Maybe we need a "Micropolitan America Think Tank" (headquartered - of course - in one of those small-ish cities).

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  • 2 weeks later...

Miami is the next rising star. It ever expanding skyline and international appeal will continue to propel it to the international center stage in the same level as NYC, LA, SF, Chicago.

Other cities in the south are just going to develop the way it is and getting bigger like all other cities in the country without major break thru.

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Although Washington, DC is classified as the Northeast in UP it actually is technically a Southern City since physically it is below the Mason Dixon Line (Maryland/Pennsylvania). I think anyone would be hard pressed to find a more prosperous rising star in the South. Some parts of Northern Virginia have unemployment rates of 1.2%. Find a place in Country with unemployment that low.

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Although Washington, DC is classified as the Northeast in UP it actually is technically a Southern City since physically it is below the Mason Dixon Line (Maryland/Pennsylvania). I think anyone would be hard pressed to find a more prosperous rising star in the South. Some parts of Northern Virginia have unemployment rates of 1.2%. Find a place in Country with unemployment that low.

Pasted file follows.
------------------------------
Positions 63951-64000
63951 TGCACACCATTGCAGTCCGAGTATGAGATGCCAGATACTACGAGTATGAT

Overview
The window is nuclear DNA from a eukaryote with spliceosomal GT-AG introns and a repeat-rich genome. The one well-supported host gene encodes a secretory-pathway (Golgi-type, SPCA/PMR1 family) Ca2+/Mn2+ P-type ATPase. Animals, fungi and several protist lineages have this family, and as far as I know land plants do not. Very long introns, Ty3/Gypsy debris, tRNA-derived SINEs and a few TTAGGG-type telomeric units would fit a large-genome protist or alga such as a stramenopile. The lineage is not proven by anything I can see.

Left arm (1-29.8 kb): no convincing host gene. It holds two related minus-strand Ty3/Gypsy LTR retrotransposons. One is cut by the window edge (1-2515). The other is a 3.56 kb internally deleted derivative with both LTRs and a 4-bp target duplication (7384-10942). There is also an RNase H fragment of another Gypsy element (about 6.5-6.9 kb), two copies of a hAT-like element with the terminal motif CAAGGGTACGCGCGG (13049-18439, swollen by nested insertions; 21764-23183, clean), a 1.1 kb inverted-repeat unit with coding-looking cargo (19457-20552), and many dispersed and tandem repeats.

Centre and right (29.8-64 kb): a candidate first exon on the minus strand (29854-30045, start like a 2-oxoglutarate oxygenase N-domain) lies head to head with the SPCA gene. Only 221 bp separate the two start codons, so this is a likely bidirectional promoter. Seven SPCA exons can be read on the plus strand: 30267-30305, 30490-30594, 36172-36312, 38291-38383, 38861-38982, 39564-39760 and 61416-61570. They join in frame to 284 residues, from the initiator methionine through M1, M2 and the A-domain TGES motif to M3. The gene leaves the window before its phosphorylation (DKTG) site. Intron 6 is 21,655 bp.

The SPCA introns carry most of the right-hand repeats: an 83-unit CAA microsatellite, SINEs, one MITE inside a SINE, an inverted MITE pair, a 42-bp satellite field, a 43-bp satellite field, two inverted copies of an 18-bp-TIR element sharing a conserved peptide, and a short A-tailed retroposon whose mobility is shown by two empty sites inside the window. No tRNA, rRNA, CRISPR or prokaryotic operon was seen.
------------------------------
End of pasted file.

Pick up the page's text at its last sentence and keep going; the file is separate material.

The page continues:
You can't lift an unemployment rate for a suburban area and make it the unemployment rate for the entire metro. Suburbs almost always have lower unemployment rates than the central city. Metro D.C.'s unemployment rate for October 2006 was 3.2%, per Dept. of Labor. While good, it is higher than almost every metro in Florida, Fayetteville-Springdale-Rogers, and Lafayette, LA; and is comparable with Baton Rouge and Raleigh, NC.

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Although Washington, DC is classified as the Northeast in UP it actually is technically a Southern City since physically it is below the Mason Dixon Line (Maryland/Pennsylvania). I think anyone would be hard pressed to find a more prosperous rising star in the South. Some parts of Northern Virginia have unemployment rates of 1.2%. Find a place in Country with unemployment that low.

How in the world can DC be a rising star! Sorry, but I think it has risen already.

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Miami is the next rising star. It ever expanding skyline and international appeal will continue to propel it to the international center stage in the same level as NYC, LA, SF, Chicago.

Other cities in the south are just going to develop the way it is and getting bigger like all other cities in the country without major break thru.

Again, I think Miami has risen. The city already has international recognition, Europeans seem to love the place. I could be wrong, but I don't think Miami will ever be on par with NYC, LA, SF and Chicago. There is too much ground to make up and it isn't like those places are in a decline.

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It seems as if people are posting cities that are already known. My list are rising stars(doesn't mean that they will ever get New York or Miami status or even New Orleans or Atlanta status) are Mobile, Ala., Baton Rouge, La., Shreveport La., Birmingham Ala., and Knoxville, Tn.

Cities like Austin, Charlotte, Orlando, and Nashville have already began to make names for themselves, but the cities listed above have yet to emerge as the next hot places of the south.